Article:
Gordon Gekko: Stop telling lies about me and I'll stop telling the truth about you. Wall Street: Money Never Sleeps (2010) Scams and rackets, hoaxes and frauds … are as old as humanity itself. The Federal Trade Commission estimates that over 25 million Americans lose in excess of $2.5 billion to fraud each year. Science, the exemplar of the taming of Nature by Reason, is not exempt from swindles. Indeed, the cloak of respectability facilitates longer-running rackets that ensnare the good, the bad, and the ugly (of character). The Piltdown fossils were claimed to be half ape, half man. If only. The famous Beringer fossils were all pre-planted to fool Beringer. The remains of the ten-foot-tall Cardiff Giant, an exhibition that attracted enthusiasts from afar, were carved out of stone. Then there was “Towards a Transformative Hermeneutics of Quantum Gravity,” a prank (known as Sokal’s Hoax) by a physicist—a willfully nonsensical paper that a then-respected journal published. Sokal was only having an inside laugh at his own profession. But some fields are so open to a corruption of the mind, that the con artists...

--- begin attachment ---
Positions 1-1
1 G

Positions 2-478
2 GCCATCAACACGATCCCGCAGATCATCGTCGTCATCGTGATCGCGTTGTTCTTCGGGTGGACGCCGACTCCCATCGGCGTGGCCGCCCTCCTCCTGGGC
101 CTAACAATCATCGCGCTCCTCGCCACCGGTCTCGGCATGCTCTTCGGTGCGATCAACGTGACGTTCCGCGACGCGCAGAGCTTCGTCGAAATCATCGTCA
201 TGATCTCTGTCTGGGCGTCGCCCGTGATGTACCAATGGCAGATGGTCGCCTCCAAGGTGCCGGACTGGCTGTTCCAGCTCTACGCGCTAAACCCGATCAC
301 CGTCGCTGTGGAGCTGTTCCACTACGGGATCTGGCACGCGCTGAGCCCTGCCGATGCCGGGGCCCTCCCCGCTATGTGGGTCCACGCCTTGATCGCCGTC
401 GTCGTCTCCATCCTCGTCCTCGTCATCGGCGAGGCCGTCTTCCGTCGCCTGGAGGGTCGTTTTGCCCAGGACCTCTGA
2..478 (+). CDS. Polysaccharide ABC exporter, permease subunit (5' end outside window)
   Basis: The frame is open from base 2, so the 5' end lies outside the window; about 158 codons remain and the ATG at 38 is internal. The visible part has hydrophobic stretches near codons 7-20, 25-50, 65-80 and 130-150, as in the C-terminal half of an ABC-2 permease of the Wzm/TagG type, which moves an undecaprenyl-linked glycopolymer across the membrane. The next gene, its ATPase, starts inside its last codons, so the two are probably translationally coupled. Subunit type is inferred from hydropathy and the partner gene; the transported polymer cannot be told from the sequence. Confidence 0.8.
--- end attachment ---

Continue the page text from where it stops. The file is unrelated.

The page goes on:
Subcategories


Donate to The Atlas Society

Did you enjoy this article? If so, please consider making a donation. Our digital channels garner over 1 million views per year. Your contribution will help us to achieve and maintain this impact.

× Close Window
Anthem Slider

Newsletter Signup

Sign up for our email newsletter to receive the most recent news and articles directly to your inbox.